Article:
The major mechanism of As-related damage is oxidative stress.26,27 It can cause numerous diseases which disrupt cellular signaling pathways. In an in vitro cell line study, arsenical compounds led to genotoxicity in mice leucocytes and human.28–30 The methylated form of arsenic inhibits DNA repair processes and also produces ROS in spleen and liver as metabolic products.31,32 Accumulation of free radicals from ROS results in cell death via abnormal gene expression and lesions of cellular components including DNA, lipids, and proteins.33 Chemical residues of As can bind to DNA-binding proteins and increase the risk of carcinogenesis via disruption of DNA repair processes. For example, As binds methyl-transferase and induces suppression of tumor suppressor gene-coded DNA with methyl-transferase.34 Recent studies uncovered the reasons for tissue toxicity of As accumulation. Methylated metabolites of As cause urinary bladder cancer by ROS generation in As-exposed rats.35,36 Hepatic function is also disrupted by As toxicity because of cross-linking with enzymes and oxidative DNA damage in rats.37
In order to understand the carcinogenic mechanism of As, we conducted the pathway analysis with Pathway Studio ver. 184.108.40.206 (Elsevier, Amsterdam, Netherlands) (Fig. 1). Figure 1 showed that As poisoning was mainly associated with apoptosis, cell damage, oxidative stress, cell cycle, and DNA damage response. We found genomic interactions among tumor protein 53 (TP53), interferon gamma, catalase, etc. Those genes are also related to As. We also discovered that cancers of skin, liver, prostate, kuffer cell were associated with As poisoning. This result may provide aid to comprehensive understanding of As-related mechanisms.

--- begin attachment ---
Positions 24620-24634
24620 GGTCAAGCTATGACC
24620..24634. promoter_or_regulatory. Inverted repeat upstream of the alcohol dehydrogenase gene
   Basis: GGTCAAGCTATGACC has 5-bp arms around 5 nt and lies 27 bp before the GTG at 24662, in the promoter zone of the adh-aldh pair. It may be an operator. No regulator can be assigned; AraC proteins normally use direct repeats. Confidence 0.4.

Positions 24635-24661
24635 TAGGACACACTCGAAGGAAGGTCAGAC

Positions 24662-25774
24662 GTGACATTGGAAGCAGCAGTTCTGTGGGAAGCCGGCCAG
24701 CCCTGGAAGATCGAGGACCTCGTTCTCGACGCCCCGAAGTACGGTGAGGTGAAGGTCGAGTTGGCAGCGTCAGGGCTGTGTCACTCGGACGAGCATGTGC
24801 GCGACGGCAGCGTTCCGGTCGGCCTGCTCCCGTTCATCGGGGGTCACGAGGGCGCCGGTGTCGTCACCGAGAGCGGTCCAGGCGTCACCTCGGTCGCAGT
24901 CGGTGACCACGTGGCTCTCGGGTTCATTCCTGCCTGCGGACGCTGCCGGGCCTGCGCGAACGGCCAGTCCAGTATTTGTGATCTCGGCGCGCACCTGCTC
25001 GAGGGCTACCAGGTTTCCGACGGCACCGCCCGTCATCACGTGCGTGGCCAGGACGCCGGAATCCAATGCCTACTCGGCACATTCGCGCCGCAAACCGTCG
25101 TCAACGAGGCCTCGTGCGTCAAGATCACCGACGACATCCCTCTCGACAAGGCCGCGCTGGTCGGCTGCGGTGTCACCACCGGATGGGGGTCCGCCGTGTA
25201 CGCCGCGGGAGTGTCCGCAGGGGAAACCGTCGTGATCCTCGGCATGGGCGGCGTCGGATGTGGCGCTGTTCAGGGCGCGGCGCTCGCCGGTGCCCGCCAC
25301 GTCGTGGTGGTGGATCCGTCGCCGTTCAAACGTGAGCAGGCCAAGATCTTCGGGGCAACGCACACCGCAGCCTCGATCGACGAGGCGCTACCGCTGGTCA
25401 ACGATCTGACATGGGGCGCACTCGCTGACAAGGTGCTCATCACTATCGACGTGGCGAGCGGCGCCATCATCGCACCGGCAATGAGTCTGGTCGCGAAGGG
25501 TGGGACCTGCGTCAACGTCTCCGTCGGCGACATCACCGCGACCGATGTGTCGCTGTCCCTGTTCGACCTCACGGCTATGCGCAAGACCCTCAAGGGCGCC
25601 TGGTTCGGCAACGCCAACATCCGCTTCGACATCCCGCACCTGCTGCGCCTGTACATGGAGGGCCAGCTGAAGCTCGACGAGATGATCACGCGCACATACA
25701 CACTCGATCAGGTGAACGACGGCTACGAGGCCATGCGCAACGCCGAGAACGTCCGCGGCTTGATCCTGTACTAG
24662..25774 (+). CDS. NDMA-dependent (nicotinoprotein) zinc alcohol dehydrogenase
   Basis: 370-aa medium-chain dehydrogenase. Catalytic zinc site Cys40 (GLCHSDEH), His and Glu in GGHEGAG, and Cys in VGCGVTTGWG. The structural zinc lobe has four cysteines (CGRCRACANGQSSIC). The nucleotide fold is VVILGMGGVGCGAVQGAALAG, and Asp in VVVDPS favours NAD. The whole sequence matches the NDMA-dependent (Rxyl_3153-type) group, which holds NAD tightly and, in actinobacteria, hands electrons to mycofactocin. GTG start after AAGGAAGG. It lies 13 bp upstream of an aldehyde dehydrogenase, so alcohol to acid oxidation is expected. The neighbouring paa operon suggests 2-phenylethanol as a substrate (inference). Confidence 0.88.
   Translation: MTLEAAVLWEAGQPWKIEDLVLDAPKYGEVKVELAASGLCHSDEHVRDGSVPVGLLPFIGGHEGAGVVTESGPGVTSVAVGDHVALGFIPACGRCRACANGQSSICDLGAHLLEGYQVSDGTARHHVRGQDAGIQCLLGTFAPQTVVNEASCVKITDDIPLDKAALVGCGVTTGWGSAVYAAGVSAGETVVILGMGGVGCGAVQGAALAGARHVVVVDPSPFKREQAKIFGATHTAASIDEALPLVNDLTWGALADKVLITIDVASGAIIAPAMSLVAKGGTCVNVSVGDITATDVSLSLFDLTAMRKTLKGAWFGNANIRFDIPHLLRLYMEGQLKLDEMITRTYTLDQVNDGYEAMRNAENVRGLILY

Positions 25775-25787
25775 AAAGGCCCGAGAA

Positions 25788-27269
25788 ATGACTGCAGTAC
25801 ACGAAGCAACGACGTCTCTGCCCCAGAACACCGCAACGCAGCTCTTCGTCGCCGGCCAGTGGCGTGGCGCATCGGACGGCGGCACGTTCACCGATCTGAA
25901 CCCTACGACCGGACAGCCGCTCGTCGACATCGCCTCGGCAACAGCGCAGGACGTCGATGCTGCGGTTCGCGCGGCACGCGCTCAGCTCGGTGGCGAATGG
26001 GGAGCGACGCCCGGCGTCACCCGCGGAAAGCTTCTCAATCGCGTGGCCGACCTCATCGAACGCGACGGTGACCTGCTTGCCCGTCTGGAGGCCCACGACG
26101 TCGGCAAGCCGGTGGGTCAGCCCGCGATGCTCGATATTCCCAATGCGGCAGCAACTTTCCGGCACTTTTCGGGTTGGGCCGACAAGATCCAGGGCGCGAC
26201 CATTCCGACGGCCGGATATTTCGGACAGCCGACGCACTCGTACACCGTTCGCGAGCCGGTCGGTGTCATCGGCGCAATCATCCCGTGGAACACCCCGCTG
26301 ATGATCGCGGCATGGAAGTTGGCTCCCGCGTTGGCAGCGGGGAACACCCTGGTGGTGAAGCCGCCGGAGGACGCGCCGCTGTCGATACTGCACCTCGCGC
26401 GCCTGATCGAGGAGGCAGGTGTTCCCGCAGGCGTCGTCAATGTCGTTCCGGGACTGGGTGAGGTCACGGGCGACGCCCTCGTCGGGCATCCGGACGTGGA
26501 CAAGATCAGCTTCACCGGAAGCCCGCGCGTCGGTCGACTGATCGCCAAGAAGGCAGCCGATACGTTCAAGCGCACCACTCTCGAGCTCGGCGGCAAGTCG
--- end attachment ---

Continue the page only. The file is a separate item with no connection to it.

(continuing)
Cd is rare in the natural in environment. It generally comes from environmental pollution from industrial and agricultural waste.38 Although it is fatally toxic, Cd is used in batteries and electroplating.39,40 In addition, it is a component of paint for plastic products and chalk pastels, acrylic colors, and watercolor pigments.41 Recently, in laboratory experiments, Cd with helium was shown to be a common component of blue-ultraviolet light in fluorescence microscopes.42 In agriculture, some fertilizers which contain Cd cause an increase of Cd concentration in the soil. Farmland near industrial areas becomes contaminated.38,43 The major source of human Cd exposure is food intake. Itai-itai disease, for instance, is caused by Cd in crop plants that were grown with Cd-contaminated water.44 Plants in non-industrial areas contain less Cd, but animals that live in such areas contains high levels of Cd because of biomagnification through the food chain via Cd dissolved in groundwater and rivers exposed to Cd-contaminated soil. Furthermore, Cd flowed from rivers to the sea and accumulated in marine organisms.45,46 Hence, humans, the apex predators, are exposed to the risk of Cd poisoning.